Words We All Loathe
Word aversion is the feeling of discomfort or even disgust triggered in people by a certain word—not because it was used incorrectly, but because the sound of the word itself is displeasing. What can explain this phenomenon? Jason Riggle, a professor of linguistics at University of Chicago, believes it’s part instinct, part cultural exposure. There are some words that just make us uncomfortable, because they conjure unpleasant associations. Sickness, bodily functions, sexual activity, etc. For others, they see how strongly others react to a word and adopt those reactions themselves.
What this means for marketers is that there’s a collection of words that should not pop up in your content, unless you absolutely have to use them, or unless you’re using them correctly. This latter point is important, because besides turned off by certain words, some readers may also feel annoyed at seeing a word misused—even if the mistake is a common one.
See if any of the following raises your ire:
No one has done official studies on how much Americans hate this word, but considering that it was a top contender at some informal student surveys conducted at Mississippi State University, a Facebook group full of “moist”-hating users exists, and The Huffington Post food section once posted a list of alternative words to use when writing about cake, it seems pretty safe to say that this is one of the most hated words in the country. No wonder the character Moist from Dr. Horrible’s Sing-A-Long Blog seems to be such a loser. Not only does he have the worst superpower ever, he also has an alias that everyone hates.
Last year, in an effort to decide on the worst word ever, The New Yorker asked its readers what word they could remove from the English language altogether. It was curious to see what readers thought, but ultimately, the staff made the final decision. The word “slacks” was given a dunce cap and sent to sit in the corner. According to staff member Ben Greenman, the word is dated, and for many people, it has an unpleasant texture, like “rubbing the palm of their hand over polyester.”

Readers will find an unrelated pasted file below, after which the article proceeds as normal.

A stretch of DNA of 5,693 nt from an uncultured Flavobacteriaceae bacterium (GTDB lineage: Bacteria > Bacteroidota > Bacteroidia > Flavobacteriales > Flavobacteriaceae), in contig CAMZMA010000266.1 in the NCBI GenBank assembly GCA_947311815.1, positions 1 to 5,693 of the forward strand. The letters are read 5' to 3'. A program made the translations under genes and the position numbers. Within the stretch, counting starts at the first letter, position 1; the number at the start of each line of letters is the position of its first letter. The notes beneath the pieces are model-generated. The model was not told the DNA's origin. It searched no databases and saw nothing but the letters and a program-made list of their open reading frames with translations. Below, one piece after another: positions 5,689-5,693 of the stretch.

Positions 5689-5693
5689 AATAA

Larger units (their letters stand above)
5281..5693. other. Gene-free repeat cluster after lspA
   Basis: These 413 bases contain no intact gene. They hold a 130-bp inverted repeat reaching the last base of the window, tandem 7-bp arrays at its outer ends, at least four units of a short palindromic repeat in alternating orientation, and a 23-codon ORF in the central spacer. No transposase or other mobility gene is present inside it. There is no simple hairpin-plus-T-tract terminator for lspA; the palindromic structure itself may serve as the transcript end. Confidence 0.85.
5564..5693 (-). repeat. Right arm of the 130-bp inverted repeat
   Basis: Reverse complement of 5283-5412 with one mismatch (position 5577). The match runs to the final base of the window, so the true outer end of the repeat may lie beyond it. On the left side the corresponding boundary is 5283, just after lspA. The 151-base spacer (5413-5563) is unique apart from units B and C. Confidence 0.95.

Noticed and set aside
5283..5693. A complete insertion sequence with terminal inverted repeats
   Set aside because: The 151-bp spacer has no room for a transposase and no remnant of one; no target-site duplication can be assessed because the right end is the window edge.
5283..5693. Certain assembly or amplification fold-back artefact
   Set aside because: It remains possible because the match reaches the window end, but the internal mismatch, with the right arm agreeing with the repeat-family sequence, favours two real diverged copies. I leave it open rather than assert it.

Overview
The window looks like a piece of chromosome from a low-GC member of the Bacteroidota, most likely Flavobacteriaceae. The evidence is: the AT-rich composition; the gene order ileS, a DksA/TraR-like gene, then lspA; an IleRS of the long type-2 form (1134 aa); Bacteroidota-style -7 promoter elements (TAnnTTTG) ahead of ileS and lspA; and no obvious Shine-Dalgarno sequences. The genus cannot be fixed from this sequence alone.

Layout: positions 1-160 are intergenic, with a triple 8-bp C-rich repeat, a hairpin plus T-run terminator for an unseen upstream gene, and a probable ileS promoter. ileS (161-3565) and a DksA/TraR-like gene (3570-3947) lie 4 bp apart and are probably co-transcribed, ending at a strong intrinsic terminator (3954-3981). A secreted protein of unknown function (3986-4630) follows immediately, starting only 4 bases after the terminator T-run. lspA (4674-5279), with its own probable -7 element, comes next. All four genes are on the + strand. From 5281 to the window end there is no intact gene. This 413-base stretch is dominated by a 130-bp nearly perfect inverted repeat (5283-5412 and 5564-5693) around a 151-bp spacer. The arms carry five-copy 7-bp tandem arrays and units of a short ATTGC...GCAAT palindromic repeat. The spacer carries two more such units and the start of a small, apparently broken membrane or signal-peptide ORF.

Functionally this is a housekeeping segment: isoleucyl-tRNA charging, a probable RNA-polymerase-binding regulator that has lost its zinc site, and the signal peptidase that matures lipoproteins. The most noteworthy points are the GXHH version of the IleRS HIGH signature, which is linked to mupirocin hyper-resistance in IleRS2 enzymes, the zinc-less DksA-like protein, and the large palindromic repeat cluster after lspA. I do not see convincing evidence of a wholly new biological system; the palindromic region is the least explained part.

3.) Teen Speak (“Dude,” “Like,” etc.)
These two were also common among The New Yorker’s readers responding to the worst word contest. Apparently, some people don’t like what “like” has become: essentially a new form of “um.” As long as your audience is younger, it’s probably to safe to throw in these words into your content once in awhile. But use them sparingly.
4.) Zombie Nouns
A zombie noun is a word that has preyed on other words to transform into something that is wrong and unholy—i.e., it’s a noun formed when combined with other parts of speech. Any zombie noun automatically gets a place on The Atlantic’s ban list. Like “ideation.” Zombie nouns are a favorite for lawyers, academics, and bureaucrats, but all these linguistic hybrids do is bore, confuse, and annoy readers. Using them also may suggest that you don’t really know what you’re trying to say, because you’re not using a direct and clear choice of words. Keep your content short, snappy, and to the point.
Contrary to what some may think, “irregardless” actually is a real word. But Merriam-Webster suggests avoiding it, so if even a dictionary is discouraging the use of a word, you know something’s amiss.
This word has been so deeply imprinted into our lexicon that it’s really lost its meaning (and yes, we’ll admit we’re guilty of using it in our own content now and then). Think about what you’re describing before you use it. If you wrote a piece of content that got 13,000 Likes overnight, that is something that could be safely described as awesome. If you’re trying to think of a way to describe your five tips on using Twitter? They’re probably useful, but not awesome. The same thing has happened to “epic” and “interesting,” so describe your content with caution.
Often touted by overly ambitious tech startups, even the people in the tech industry scratch their heads over what exactly this means. If what you’re discussing really is a combination of global and local, then why not just use the word “worldwide,” since it’s actually a word and sounds less ridiculous?
Fun fact: the noun form of “glocal” is “glocalization,” a zombie noun. So people annoyed by both portmanteaus and zombie nouns have the double the mess to hate.
Who doesn’t enjoy food? Just like “awesome” and “interesting,” this is a shell of a word, devoid of any actual meaning.
Personally, “moist” has never really affected me, and my most hated word is actually a phrase (“post-nasal drip”). But the likelihood of my running across that in a blog is very unlikely.
What word do you hate most and why?
image credit: david castillo dominici/freedigitalphotos.net